This week’s headline story: Russian Hackers Hijack 1.2 Billion Web Credentials Criminals in Russia have amassed a huge database of 1.2 billion stolen user names and passwords and half a billion email addresses, a U.S.-based Internet security company reports. The data, believed to be the single biggest horde of stolen Internet identity information ever collected, was garnered from attacks that reached into every corner of the Web and hit around 420,000 sites. The sheer scale of the database dwarfs previous data breaches such as last year’s Target breach that affected 40 million credit and debit card numbers and 70 million personal records. “These guys did nothing new or innovative,” said one security analyst, “They just did it better and on a mass level so it affects absolutely everybody.”
- Russian Hackers Amass Over a Billion Internet Passwords [NYTimes]
- Russian hackers amass 1.2B stolen Web credentials [Computerworld]
and elsewhere in Tech News.
- Map and navigation apps are about to get much more interesting thanks to the US relaxing its rules governing access to satellite imagery. Up until recently, only the government was allowed access to high-resolution satellite imagery. Not any more! Lockheed Martin will be launching a high-resolution satellite this week that will provide extra-sharp pictures with detail down to the 10-inch level. The new satellite will lead to much nicer imagery in online mapping services from companies like Google and Microsoft, although it will take another 6 months to start harvesting those images.First satellite with high-resolution public imaging launches on August 13th [Engadget]
- The San Jose Police Department is butting heads with the FAA over use of its newly acquired drone. SJPD says it doesn’t need FAA approval to fly its drone, while the FAA disagrees.San Jose Police Department says FAA can’t regulate its drone use [ars technica]
- You will soon be able to reach 911 emergency dispatch centers from your cell phone! The U.S. Federal Communications Commission voted Friday to require U.S. mobile carriers and many text-messaging apps to enable users to text emergency dispatch centers by the end of the year.FCC mandates emergency texting services from carriers, texting apps [Computerworld]
and in Information Security news this week..
- Edward Snowden, the NSA contractor that has been leaking thousands of secure government documents, has been granted a three-year residency permit from the Russian government.Snowden allowed to stay in Russia for three more years [Computerworld]
- China has passed a law mandating that users of Internet-based communication services like IMs and social media must use their real name.China wants you to use your real name on social media [Engadget]
- Likewise, Russia has further tightened its control of the Internet, requiring people using public Wifi hotspots provide identification, a policy that prompted anger from bloggers and confusion among telecom companies on how it would work.Russia demands Internet users show ID to access public Wifi [Reuters]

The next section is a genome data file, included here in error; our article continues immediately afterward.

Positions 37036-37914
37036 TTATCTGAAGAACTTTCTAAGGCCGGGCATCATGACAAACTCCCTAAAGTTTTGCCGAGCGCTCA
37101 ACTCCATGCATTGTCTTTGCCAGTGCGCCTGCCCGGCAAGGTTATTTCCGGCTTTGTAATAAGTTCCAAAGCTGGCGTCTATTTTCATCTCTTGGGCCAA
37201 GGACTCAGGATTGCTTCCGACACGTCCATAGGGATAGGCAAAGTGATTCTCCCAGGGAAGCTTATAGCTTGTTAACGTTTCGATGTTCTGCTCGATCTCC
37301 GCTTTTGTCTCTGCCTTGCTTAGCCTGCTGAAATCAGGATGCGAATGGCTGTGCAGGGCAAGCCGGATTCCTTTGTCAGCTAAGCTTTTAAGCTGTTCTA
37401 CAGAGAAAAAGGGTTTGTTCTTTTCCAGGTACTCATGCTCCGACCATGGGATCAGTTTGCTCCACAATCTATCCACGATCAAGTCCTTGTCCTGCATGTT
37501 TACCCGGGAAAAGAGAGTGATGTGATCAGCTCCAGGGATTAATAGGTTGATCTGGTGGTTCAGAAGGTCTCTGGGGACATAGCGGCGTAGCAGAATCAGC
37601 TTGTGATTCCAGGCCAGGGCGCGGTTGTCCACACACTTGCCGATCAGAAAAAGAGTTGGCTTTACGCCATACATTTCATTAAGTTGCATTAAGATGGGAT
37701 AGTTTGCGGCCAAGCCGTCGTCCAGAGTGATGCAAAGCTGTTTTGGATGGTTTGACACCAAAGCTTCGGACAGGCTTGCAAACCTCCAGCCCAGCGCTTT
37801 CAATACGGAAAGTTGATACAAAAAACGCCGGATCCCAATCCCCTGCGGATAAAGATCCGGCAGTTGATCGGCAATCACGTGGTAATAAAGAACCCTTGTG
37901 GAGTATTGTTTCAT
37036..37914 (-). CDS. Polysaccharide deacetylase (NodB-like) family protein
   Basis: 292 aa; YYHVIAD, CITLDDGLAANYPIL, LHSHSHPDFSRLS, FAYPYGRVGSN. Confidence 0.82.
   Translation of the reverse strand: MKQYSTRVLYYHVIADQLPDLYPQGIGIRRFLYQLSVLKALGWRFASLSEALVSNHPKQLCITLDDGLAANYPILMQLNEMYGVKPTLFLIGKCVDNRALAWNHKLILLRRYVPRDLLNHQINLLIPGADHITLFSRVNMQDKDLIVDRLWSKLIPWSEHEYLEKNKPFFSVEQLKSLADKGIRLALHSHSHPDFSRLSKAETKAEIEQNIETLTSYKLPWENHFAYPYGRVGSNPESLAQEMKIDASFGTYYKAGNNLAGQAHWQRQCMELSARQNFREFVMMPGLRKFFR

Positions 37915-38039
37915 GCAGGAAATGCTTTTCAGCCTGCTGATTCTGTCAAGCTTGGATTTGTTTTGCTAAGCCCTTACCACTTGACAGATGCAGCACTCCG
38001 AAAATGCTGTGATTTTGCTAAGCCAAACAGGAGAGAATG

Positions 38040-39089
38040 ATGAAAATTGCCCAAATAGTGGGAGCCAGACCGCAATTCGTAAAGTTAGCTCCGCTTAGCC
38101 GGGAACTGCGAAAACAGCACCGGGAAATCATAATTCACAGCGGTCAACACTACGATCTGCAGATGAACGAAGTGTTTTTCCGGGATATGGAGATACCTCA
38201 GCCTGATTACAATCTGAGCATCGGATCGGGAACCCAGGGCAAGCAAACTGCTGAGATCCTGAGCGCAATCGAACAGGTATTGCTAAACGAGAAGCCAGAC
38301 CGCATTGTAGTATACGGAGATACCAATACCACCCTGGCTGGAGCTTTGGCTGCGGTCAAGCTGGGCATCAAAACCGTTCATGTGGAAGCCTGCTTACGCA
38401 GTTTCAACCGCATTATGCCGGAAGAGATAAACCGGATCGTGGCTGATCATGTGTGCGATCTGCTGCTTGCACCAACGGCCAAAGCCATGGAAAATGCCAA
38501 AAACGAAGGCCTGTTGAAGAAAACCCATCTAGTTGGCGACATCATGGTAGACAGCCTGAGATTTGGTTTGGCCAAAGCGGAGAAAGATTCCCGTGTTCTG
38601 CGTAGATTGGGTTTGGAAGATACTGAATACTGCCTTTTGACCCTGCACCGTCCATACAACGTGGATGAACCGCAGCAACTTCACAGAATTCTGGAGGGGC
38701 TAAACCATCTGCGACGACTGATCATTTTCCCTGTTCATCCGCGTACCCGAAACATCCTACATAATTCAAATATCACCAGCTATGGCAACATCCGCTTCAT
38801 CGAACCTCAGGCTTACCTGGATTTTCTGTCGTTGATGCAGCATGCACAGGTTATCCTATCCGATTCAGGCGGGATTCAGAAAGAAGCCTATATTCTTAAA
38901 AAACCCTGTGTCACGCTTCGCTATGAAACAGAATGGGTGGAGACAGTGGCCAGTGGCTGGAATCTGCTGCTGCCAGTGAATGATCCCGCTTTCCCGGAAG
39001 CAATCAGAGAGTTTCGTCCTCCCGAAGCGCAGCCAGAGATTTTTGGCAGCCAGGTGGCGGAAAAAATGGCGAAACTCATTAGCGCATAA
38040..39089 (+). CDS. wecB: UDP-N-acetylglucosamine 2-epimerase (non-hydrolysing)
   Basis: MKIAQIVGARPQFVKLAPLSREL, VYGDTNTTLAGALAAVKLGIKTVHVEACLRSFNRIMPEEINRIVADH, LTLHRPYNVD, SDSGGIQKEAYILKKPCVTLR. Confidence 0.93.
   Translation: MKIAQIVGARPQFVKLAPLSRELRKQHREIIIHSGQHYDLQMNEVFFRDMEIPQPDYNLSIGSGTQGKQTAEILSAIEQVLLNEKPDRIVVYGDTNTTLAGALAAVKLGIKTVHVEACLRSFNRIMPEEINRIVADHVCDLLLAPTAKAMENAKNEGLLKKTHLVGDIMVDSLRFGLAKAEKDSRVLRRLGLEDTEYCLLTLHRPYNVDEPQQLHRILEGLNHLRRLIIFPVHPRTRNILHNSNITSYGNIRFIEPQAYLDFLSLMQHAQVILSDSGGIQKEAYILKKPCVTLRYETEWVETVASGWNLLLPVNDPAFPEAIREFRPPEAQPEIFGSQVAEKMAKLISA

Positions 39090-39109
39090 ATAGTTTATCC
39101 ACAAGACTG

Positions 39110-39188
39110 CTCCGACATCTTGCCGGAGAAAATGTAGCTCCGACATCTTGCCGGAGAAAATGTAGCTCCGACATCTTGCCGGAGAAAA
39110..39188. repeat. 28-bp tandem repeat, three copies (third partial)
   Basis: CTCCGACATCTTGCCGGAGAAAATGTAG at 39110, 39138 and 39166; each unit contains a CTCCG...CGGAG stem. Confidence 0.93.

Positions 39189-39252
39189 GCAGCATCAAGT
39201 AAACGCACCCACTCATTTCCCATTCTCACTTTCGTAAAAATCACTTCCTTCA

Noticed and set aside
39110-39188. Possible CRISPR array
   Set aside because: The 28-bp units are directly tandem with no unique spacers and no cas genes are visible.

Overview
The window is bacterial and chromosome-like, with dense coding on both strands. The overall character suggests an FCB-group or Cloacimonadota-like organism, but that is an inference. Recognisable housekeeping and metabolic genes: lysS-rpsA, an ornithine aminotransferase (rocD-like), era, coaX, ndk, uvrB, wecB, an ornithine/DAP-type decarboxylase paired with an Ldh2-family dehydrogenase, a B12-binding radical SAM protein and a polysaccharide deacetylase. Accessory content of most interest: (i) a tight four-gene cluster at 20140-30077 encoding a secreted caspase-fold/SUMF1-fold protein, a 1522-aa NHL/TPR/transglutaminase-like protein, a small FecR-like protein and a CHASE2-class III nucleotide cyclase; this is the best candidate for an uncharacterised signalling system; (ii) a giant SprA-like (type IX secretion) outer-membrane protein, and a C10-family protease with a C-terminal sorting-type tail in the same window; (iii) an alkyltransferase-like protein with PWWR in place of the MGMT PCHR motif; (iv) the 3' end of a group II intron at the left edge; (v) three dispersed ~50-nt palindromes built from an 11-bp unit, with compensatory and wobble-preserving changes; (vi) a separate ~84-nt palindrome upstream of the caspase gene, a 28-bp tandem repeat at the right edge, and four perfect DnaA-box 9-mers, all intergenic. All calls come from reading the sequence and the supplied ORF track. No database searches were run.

and in Tech Industry news…
- Microsoft has announced that it is giving customers 17 months to stop using older versions of Internet Explorer (IE), including the most popular of them all, IE8. While the move will assist with security issues inherent in older browsers, it will also motivate a lot of businesses to upgrade to Windows 8.Microsoft slashes IE support, sets ‘huge’ edict for Jan. 2016 [Computerworld]
- Finding apps for a Windows Phone isn’t as difficult as it uses to be. Microsoft has revealed that the Windows Phone Store now has over 300,000 apps, nearly twice as many as it had a year ago. The company also boasts 50 percent more developers for Windows Phone.Windows Phone has nearly twice as many apps as it did a year ago [Engadget]
- China has blacklisted Apple products from government purchases. Apple joins Dell, HP and others US companies banned by China for government use. China sites concerns over NSA spying, but some suspect China of wanting to squeeze U.S. tech companies out of the country, opening market opportunities for its own companies.China scrubs Apple’s iPad and MacBooks from government buying list [Computerworld]
- T-Mobile is the first to jump on new legislation allowing users to unlock their smart phones for use on other networks. The company has released an app that offers two unlock options for Avant phone owners: temporary, for the sake of international GSM use, or permanent.T-Mobile becomes first American carrier to release phone unlocking app [ars technica]
- Game streaming and recording site Twitch has silenced thousands of its game videos for using unauthorized audio. Muting illegal audio is a long established practice for YouTube, but new to Twitch. Users are steamed.Thousands of Twitch videos silenced as streaming site mutes copyrighted audio [ars technica]
- In an effort to create a more secure and private web, Google will be boosting search ranking for websites that utilize encryption – that is sites with ‘s beginning with https.Google lowers search ranking of websites that don’t use encryption [Computerworld]
- Ready to turn your Android phone into a walkie-talkie? Verizon is reviving its push-to-talk feature with a free offer for 6 months and five bucks a month there after.Verizon adds push-to-talk to Android phones, makes smart walkie-talkies [Engadget]
- The FCC is now taking public comments and petitions regarding AT&T’s proposed $48.5 billion purchase of DirecTV. This is one of the first steps of a review process in which the FCC will determine whether the acquisition is in the public’s interest.Tell the government what you think about AT&T buying DirecTV [ars technica]
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